The School of Historical, Philosophical and Religious Studies, the largest transdisciplinary school in the humanities at Arizona State University, is welcoming new faculty members to their roster of impressive scholars.
The school is excited for the new research topics, courses and ideas they will all bring.
Nathan Ballantyne, associate professor, philosophy
Nathan Ballantyne joins the philosophy faculty at ASU from Fordham University, where he was an associate professor of philosophy. He earned his PhD in philosophy from the University of Arizona.
His research includes questions about improving human judgment and inquiry, especially during times of conflict. During times of conflict and uncertainty in society, problems of knowledge and rational opinion bubble up to the surface: What do we know? Whom should we trust? How can we improve our beliefs? HIs research grapples with these questions and aims to give inquirers good cognitive advice by blending philosophical reflection with insights from the sciences.
Maurice Crandall, associate professor, history
Maurice Crandall joins the history faculty from Dartmouth College, where he was an assistant professor of Native American studies. He earned his PhD from the University of New Mexico.
His research focuses on Indigenous peoples of the U.S.-Mexico borderlands. Currently, he is working on a book that explores the role played by Yavapai and Dilzhe’e Apache Scouts in building their communities after the “Indian Wars.”
Alan Shane Dillingham, assistant professor, history
Alan Shane Dillingham is joining the faculty at ASU from Albright College, where he was an assistant professor of Latin American history. He earned his PhD in Latin American history from the University of Maryland.
His research focuses on the historical experiences of Native peoples of the Americas. In particular, he focuses on 20th century Mexico, the intersection of anti-colonial politics and educational and development policy, and labor and youth-led social movements.
Estibalitz Ezkerra Vegas, postdoctoral scholar, ACLS fellow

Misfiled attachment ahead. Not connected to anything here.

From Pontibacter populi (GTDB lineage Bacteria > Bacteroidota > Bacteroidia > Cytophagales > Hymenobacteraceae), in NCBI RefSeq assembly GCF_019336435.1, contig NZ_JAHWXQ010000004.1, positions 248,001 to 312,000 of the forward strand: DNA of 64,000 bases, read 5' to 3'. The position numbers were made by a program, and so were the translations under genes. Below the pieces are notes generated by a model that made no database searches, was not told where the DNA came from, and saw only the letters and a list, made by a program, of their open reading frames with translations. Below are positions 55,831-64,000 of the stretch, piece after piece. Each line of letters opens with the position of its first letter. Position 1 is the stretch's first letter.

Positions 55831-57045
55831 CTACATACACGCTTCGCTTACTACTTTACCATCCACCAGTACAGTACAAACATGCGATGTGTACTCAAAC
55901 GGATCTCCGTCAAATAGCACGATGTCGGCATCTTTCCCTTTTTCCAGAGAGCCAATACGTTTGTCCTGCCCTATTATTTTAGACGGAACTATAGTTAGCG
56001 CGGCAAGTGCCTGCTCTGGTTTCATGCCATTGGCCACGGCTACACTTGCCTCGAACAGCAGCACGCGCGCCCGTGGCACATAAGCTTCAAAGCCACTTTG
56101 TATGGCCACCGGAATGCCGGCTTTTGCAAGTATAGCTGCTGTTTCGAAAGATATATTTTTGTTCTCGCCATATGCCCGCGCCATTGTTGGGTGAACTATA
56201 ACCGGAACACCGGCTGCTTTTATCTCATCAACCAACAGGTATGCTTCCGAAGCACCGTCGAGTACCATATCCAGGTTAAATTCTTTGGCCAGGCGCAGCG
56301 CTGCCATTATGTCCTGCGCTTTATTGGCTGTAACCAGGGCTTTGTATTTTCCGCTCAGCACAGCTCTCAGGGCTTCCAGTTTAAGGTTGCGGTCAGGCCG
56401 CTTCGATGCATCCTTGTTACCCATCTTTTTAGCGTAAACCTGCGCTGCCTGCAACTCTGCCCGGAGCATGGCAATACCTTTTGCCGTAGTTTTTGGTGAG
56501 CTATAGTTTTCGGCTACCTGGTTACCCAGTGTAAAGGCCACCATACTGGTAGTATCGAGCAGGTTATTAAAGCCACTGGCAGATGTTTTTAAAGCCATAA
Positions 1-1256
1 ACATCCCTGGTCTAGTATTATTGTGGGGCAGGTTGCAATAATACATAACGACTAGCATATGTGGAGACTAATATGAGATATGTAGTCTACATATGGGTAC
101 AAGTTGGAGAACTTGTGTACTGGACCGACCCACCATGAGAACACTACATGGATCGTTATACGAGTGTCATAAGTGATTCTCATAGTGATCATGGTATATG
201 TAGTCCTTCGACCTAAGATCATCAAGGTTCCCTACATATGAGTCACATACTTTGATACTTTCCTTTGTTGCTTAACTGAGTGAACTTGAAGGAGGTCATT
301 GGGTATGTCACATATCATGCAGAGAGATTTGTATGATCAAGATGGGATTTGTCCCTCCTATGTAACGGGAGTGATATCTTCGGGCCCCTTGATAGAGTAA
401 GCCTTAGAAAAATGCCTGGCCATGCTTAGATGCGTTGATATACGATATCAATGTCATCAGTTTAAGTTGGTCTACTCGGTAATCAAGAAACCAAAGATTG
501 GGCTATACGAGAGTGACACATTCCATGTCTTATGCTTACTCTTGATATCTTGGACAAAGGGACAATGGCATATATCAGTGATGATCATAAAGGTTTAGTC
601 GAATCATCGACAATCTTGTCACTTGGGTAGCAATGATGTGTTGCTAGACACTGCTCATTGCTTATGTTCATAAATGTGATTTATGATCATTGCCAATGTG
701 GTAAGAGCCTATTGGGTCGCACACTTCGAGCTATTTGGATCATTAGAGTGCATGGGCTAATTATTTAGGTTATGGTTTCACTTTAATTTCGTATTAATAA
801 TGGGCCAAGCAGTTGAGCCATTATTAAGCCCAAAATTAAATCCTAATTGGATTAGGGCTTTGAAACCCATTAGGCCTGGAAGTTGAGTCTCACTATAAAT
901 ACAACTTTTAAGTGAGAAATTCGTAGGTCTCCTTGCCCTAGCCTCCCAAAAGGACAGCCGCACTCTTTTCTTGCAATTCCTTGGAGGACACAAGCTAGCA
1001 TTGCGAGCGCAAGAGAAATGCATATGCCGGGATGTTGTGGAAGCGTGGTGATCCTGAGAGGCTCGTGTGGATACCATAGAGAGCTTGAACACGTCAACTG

Estibalitz Ezkerra Vegas is joining the school from the University of California, Santa Barbara, where she was the Etxepare lecturer in Basque studies. She earned her PhD in comparative literature from the University of Illinois, Urbana-Champaign.
Her research involves interdisciplinary, transnational and comparative approaches to the politics of memory, violence and the demand for justice in cultural production in post-conflict territories such as Ireland and the Basque Country in Spain. She is invested in illuminating the voices and narratives of minority and Indigenous communities that are generally rendered invisible in Western and U.S. accounts of the past, with particular attention toward literature and the arts.
Jimmy Licon, lecturer, philosophy
Jimmy Licon is joining the philosophy faculty from George Mason University, where he was an emergent ventures fellow at the Mercatus Center. He earned his PhD in philosophy from the University of Maryland, College Park.
His work centers on issues in ethics, epistemology philosophy, politics and economics. He also researches philosophy of religion and metaphysics.
Ashley Tickle Odebiyi, assistant professor, history
Ashley Tickle Odebiyi recently earned her PhD in history from the University of Alabama and is joining the ASU history faculty as an assistant professor of history.
Her research includes women's religious movements in medieval and early modern Europe and Renaissance Rome. Currently, she is examining the networks that pious laywomen, called bizzoche, created in Rome during the 15th century. These networks include religious, economic and political networks among other pious laywomen, male clerics and the men and women in their local neighborhoods.
Nandita Punj, postdoctoral scholar, Jain studies
Nandita Punj is joining the ASU faculty from Rutgers University, where she earned her PhD in art history. She also holds a PhD in history from the University of Delhi.
Most recently, her research focuses on early modern Jain manuscript painting and examines the role of vernacular art in the visual culture of western India.
Mónica Espaillat Lizardo, assistant professor, history
Mónica Espaillat Lizardo earned her PhD in history and sexual diversity studies from the University of Toronto.
She researches gender, sex and sexualities, Latin American and Caribbean history, migration and diaspora studies, and state, politics and law. Her recent project examined the construction of Dominican citizenship from the Trujillo dictatorship (1930 – 1961) to 2012.
*Not all new faculty members submitted a photo at the original point of publication.
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